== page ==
- The Washington Times - Monday, January 8, 2007

Dear Sgt. Shaft:

We would like to learn more about Tricare coverage before dropping our Mail Handlers Benefit Plan insurance.

Our current health coverage is as follows: My husband has Medicare Part A and B, Tricare for Life and Mail Handers Standard Option. I have Mail Handlers Standard Option and Tricare Standard.

I took Mail Handlers insurance for the both of us when I retired in 1994 from the federal government. I have been laid off from my job and want to cut back expenses; therefore, I want to learn more about Tricare benefits. From what organization in Philadelphia can we learn about Tricare?


Via the Internet

Dear Diana:

It isn’t clear from your missive if both you and your spouse are eligible for Medicare. If so, you will save considerable money by using Medicare and Tricare for Life.

Bud Schneeweis, a Tricare specialist at the Military Officers Association of America, recommends that you communicate with a Tricare service center in Region North. According to the Tricare Web site (www.tricare.mil), the nearest Tricare service center to Philadelphia is at the McGuire Air Force Base clinic in New Jersey, 877/874-2273.

Shaft notes

• The Department of Defense has announced a new approach for governance and management of the military health care system. Deputy Secretary of Defense Gordon England approved the plan, at this time a conceptual framework, on Nov. 27.

The concept creates joint oversight and leadership of several key functional areas in the health care system: education and training, medical research, health care delivery in major U.S. markets and critical shared services.

Objectives of the new approach are to streamline operations, create greater efficiencies and cost savings, improve coordination of medical services, improve support to war fighters, leverage better medical research, and create greater standardization in training of military medical personnel.

This approach for governance responds to departmental direction that the undersecretary of defense for personnel and readiness, Joint Staff and military services work together to improve management performance and efficiency of the military health care system.

• Congratulations to the Department of Veterans Affairs (VA) for its proactive outreach efforts to inform wartime veterans and surviving spouses of deceased wartime veterans about an underused monthly pension benefit called Aid and Attendance.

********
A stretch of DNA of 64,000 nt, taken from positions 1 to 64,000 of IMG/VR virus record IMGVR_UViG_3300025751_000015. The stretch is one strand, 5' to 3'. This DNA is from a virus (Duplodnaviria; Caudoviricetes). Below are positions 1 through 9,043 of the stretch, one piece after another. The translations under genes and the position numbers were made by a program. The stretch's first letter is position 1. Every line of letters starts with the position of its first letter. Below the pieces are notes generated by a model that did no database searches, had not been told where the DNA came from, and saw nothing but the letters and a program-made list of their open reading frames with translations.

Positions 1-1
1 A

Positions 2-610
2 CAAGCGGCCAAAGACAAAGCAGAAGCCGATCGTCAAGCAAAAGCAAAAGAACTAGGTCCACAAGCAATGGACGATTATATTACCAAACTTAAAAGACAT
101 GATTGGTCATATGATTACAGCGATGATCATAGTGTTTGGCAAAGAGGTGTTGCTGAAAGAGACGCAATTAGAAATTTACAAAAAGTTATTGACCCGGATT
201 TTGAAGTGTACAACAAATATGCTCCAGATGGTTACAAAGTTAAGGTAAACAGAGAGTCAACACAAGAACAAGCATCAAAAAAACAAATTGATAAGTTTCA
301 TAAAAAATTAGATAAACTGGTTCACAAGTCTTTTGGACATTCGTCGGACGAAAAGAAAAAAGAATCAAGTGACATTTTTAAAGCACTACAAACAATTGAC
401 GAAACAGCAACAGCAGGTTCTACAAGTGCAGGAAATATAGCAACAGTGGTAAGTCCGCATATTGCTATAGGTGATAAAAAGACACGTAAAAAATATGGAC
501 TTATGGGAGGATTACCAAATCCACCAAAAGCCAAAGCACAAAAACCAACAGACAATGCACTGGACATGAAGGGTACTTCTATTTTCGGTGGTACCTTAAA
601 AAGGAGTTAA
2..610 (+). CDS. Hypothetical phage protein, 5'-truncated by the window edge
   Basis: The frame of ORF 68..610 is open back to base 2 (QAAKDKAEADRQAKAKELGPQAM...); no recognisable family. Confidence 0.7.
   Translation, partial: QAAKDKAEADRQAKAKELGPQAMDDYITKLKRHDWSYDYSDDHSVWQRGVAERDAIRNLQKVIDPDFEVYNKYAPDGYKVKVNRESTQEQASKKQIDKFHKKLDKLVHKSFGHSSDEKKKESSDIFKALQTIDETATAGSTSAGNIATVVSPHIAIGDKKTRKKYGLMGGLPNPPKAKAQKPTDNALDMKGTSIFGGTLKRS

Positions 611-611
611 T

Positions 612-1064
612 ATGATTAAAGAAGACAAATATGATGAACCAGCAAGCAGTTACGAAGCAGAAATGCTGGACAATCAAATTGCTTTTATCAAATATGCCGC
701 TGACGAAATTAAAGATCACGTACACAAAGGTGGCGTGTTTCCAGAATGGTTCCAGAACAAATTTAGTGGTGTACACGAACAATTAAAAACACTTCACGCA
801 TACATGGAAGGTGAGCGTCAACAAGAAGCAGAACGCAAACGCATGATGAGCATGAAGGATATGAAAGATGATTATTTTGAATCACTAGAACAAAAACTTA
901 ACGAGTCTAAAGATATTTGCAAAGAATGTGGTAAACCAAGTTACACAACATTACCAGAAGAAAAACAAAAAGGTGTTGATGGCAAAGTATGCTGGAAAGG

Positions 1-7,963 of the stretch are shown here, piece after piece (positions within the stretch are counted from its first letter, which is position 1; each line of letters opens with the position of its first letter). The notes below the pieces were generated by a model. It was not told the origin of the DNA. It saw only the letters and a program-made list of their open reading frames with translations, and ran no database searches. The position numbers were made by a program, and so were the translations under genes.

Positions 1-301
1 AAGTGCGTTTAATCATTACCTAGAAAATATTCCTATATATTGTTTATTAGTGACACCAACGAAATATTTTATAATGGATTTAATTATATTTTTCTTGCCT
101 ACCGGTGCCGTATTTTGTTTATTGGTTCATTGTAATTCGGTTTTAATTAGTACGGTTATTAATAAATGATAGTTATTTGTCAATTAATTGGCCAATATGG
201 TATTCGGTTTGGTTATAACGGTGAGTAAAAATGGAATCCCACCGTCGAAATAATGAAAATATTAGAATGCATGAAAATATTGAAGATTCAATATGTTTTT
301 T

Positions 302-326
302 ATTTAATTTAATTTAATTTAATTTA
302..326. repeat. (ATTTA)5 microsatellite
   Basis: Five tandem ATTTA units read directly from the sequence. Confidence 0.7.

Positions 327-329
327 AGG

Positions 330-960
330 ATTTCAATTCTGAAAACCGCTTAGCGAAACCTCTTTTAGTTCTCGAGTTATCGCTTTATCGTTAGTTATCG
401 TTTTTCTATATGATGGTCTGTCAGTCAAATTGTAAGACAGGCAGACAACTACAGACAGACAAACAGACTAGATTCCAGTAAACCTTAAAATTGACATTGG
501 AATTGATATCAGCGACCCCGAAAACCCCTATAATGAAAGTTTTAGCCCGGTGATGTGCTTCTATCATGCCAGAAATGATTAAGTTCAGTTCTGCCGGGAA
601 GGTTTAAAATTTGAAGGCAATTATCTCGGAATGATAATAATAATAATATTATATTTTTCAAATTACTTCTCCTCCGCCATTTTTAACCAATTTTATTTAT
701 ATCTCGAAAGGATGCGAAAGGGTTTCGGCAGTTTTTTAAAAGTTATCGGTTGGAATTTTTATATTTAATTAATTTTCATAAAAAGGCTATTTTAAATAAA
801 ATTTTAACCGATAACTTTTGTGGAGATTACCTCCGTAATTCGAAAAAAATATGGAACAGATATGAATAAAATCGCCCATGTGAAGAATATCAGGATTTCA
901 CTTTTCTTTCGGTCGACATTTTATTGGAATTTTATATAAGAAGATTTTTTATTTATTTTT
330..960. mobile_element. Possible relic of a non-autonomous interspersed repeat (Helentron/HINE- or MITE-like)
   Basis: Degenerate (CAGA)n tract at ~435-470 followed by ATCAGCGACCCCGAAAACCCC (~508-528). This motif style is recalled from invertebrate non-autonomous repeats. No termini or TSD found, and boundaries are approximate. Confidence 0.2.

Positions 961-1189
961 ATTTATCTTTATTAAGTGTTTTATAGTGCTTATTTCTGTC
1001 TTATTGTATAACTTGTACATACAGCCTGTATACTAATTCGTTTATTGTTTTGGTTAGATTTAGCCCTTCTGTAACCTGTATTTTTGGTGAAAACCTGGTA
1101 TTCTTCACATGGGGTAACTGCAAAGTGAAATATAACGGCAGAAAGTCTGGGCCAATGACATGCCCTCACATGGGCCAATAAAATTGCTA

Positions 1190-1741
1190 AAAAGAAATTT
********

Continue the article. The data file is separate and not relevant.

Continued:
“Veterans have earned this benefit by their service to our nation,” said Veterans Affairs Secretary Jim Nicholson. “We want to ensure that every veteran or surviving spouse who qualifies has the chance to apply.”

Although the program is not new, not everyone is aware of his or her potential eligibility. The Aid and Attendance pension benefit may be available to wartime veterans and surviving spouses who have in-home care or who live in nursing homes or assisted-living facilities.

Many elderly veterans and surviving spouses whose incomes are above the congressionally mandated legal limit for a VA pension may still be eligible for the special monthly Aid and Attendance benefit if they have large medical expenses, including nursing home expenses, for which they do not receive reimbursement.

To qualify, claimants must be incapable of self-support and in need of regular personal assistance. The veteran generally must have served at least 90 days of active military service, one day of which was during a period of war.

If all requirements are met, VA determines eligibility by adjusting for unreimbursed medical expenses from the veteran’s or surviving spouse’s total household income. If the amount falls below the annual income threshold for the Aid and Attendance benefit, VA pays the difference between the claimant’s household income and the Aid and Attendance threshold.

The Aid and Attendance income threshold for a veteran without dependents is $18,234 annually. The threshold increases to $21,615 if a veteran has one dependent, and by $1,866 for each additional dependent. The annual Aid and Attendance threshold for a surviving spouse alone is $11,715.

To obtain additional information and assistance, call 800/827-1000.

• Office of Personnel Management Director Linda M. Springer has announced the opening of the Veteran Outreach Office at the Brooke Army Medical Center in San Antonio. The office will provide wounded veterans with information on training and civilian employment opportunities within the federal civil service, as well as other assistance to help ease transition back to civilian life.

The Veteran Outreach Center will be staffed for two or three days each week by an OPM representative on loan from the Air Force trained to help wounded veterans find federal civilian employment opportunities.

Send letters to Sgt. Shaft, c/o John Fales, PO Box 65900, Washington, D.C. 20035-5900; fax 301/622-3330; call 202/257-5446; or e-mail [email protected]

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